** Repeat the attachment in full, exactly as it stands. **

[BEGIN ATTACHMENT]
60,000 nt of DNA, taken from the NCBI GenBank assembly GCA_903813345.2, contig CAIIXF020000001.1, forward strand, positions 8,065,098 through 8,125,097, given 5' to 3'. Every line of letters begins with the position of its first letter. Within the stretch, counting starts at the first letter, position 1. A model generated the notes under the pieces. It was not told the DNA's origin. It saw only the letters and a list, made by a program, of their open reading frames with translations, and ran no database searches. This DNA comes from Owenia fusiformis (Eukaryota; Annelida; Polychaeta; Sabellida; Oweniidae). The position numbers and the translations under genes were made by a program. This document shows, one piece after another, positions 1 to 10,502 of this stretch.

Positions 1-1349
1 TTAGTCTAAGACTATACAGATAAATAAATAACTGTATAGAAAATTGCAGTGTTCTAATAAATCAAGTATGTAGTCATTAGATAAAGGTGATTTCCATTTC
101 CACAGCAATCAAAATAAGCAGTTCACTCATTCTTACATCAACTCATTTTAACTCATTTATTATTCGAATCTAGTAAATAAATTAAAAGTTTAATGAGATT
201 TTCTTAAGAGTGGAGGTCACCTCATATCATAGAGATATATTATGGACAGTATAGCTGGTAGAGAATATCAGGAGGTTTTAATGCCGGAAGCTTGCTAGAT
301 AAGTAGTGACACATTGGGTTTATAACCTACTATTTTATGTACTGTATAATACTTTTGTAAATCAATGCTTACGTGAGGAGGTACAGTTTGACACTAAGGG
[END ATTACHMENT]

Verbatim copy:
60,000 nt of DNA, taken from the NCBI GenBank assembly GCA_903813345.2, contig CAIIXF020000001.1, forward strand, positions 8,065,098 through 8,125,097, given 5' to 3'. Every line of letters begins with the position of its first letter. Within the stretch, counting starts at the first letter, position 1. A model generated the notes under the pieces. It was not told the DNA's origin. It saw only the letters and a list, made by a program, of their open reading frames with translations, and ran no database searches. This DNA comes from Owenia fusiformis (Eukaryota; Annelida; Polychaeta; Sabellida; Oweniidae). The position numbers and the translations under genes were made by a program. This document shows, one piece after another, positions 1 to 10,502 of this stretch.

Positions 1-1349
1 TTAGTCTAAGACTATACAGATAAATAAATAACTGTATAGAAAATTGCAGTGTTCTAATAAATCAAGTATGTAGTCATTAGATAAAGGTGATTTCCATTTC
101 CACAGCAATCAAAATAAGCAGTTCACTCATTCTTACATCAACTCATTTTAACTCATTTATTATTCGAATCTAGTAAATAAATTAAAAGTTTAATGAGATT
201 TTCTTAAGAGTGGAGGTCACCTCATATCATAGAGATATATTATGGACAGTATAGCTGGTAGAGAATATCAGGAGGTTTTAATGCCGGAAGCTTGCTAGAT
301 AAGTAGTGACACATTGGGTTTATAACCTACTATTTTATGTACTGTATAATACTTTTGTAAATCAATGCTTACGTGAGGAGGTACAGTTTGACACTAAGGG